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She talked about how to bounce a flash to fill in shadows or to use a reflector. The important thing is to “read the light,” to look at where it falls naturally. Then, if a side of the dish is obscured by shadows, you can use a reflector, like a piece of white foam core. When the light hits it, it will bounce back and “fill in” shadows. When using a flash, you want to avoid pointing it directly at the subject, which will cause unflattering glare and washed out areas. Instead, if you can bounce it from the ceiling or wall. Without a flash though, you can move the dish close to a light source.

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Here is the winter citrus salad, with torn spearmint, Geata olives, and organic olive oil.

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The two hours flew past as I took a hundred or more photos, some with Instagram, but most with my DSLR, and took a few notes. For Instagram lovers (and Molly sang its praises as well), she recommended an app called PicTapGo!, as a really versatile editing tool. Unfortunately, it’s not made for Android at this time.

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Molly sometimes looked at our photos and offered advice on composition or exposure, reminding everyone of the classic “rule of thirds.” Instead of placing the subject smack in the center of the image, you divide the image into a tic-tac-toe like grid with 2 horizontal lines and 2 vertical lines. The points where you want the eye to be drawn are placed along these lines or intersections to create more tension, energy, and interest. This tip applies to any type of camera.

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Most of the students were advanced photography hobbyists. There was another blogger, a nutritionist who wants to post food photos on her website, and one professional who came along to learn from another pro, but the workshop welcomed photographers of all levels with any kind of camera, even an iPhone or other smartphone.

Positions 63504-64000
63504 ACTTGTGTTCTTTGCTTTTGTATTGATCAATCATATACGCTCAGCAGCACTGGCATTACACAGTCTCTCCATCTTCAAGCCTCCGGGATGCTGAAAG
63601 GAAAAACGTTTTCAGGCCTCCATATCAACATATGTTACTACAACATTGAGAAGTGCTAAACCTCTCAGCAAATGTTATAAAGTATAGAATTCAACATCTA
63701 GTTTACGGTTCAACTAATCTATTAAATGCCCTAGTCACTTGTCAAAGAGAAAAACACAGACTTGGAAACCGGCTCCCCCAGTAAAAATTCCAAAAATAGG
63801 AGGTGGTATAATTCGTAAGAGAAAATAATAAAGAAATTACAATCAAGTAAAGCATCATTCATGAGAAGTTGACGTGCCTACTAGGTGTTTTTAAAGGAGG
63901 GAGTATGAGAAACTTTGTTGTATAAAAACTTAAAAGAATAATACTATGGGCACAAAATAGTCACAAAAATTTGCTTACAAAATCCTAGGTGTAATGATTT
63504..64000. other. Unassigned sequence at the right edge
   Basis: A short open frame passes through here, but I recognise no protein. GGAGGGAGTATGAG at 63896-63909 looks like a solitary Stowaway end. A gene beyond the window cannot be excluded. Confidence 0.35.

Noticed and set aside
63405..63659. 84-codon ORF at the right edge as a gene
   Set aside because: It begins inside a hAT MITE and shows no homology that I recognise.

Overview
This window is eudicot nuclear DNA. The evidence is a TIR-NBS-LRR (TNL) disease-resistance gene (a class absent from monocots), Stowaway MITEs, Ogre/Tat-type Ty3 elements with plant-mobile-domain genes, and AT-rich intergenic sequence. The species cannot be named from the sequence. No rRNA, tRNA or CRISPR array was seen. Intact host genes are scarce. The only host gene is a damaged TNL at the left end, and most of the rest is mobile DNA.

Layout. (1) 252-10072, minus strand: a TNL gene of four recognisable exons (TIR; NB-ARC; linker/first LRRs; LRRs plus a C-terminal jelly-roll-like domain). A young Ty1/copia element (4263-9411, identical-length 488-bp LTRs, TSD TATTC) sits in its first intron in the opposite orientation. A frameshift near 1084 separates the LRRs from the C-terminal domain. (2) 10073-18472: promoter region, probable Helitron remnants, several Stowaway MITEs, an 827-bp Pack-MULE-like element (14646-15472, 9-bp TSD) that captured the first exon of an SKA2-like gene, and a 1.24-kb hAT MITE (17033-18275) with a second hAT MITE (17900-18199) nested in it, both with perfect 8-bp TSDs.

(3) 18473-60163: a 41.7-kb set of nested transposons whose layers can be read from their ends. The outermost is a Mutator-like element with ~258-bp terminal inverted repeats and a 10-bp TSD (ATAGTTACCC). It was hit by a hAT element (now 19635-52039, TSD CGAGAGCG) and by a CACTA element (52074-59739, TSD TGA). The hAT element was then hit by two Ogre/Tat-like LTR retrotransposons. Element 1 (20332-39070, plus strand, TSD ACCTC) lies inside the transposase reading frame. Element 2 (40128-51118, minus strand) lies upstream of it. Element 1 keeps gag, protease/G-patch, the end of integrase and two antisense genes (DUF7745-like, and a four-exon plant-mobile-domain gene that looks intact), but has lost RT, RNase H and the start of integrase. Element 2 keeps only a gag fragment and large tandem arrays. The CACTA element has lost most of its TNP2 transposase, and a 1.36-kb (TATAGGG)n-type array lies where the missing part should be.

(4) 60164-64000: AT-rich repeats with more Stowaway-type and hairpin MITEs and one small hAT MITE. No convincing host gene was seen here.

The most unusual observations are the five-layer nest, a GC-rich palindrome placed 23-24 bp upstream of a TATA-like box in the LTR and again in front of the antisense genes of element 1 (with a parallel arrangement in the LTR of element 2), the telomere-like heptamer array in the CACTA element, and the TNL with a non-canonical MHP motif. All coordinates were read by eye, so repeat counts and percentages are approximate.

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I snagged up a few of these sticky sweet nuggets for the walk home.

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They’re greek doughnuts with orange blossom syrup, the perfect end to a wonderful event.

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Here’s a round-up of some of the tips Molly gave us for shooting food, no matter the camera:

  • Shoot quickly after the food is plated when it’s the most fresh and eye-appealing.
  • Take a lot of photos at different angles, even shooting straight down.
  • Turn the plate to see how the dish looks from different sides.
  • Bring silverware, a napkin, and glassware close to the plate and see how that looks. Molly even suggested learning different napkin folds to add some variety when you style your image.
  • Try different ISOs and exposures if you can change those settings easily.
  • Avoid using the on-camera flash, especially if it points straight ahead. Instead, move the food to an indirect light source.
  • Try bouncing the light back onto the unlit side of the food using a piece of foam core. Make sure it’s white or else you’ll bounce a color onto the dish.
  • Practice the rule of thirds when composing your picture.
  • Save your image in RAW format if you’re using a DSLR so you have more leeway when editing for exposure and white balance (is the image too orange or blue).
  • Practice, practice, practice.

I do hope the Arcadia Farm offers another photography class. If they do, you’ll find the listing on their Arcadia Events page.

2 Comments

  1. Thanks for such a great write up! Molly has agreed to offer a farm photography class out at their farm as well… so watch for that. Up close and personal with cattle, pigs, chickens and lambs!

    • I’m thrilled to hear it! I plan on signing up if the timing is right. I absolutely love her farm photography.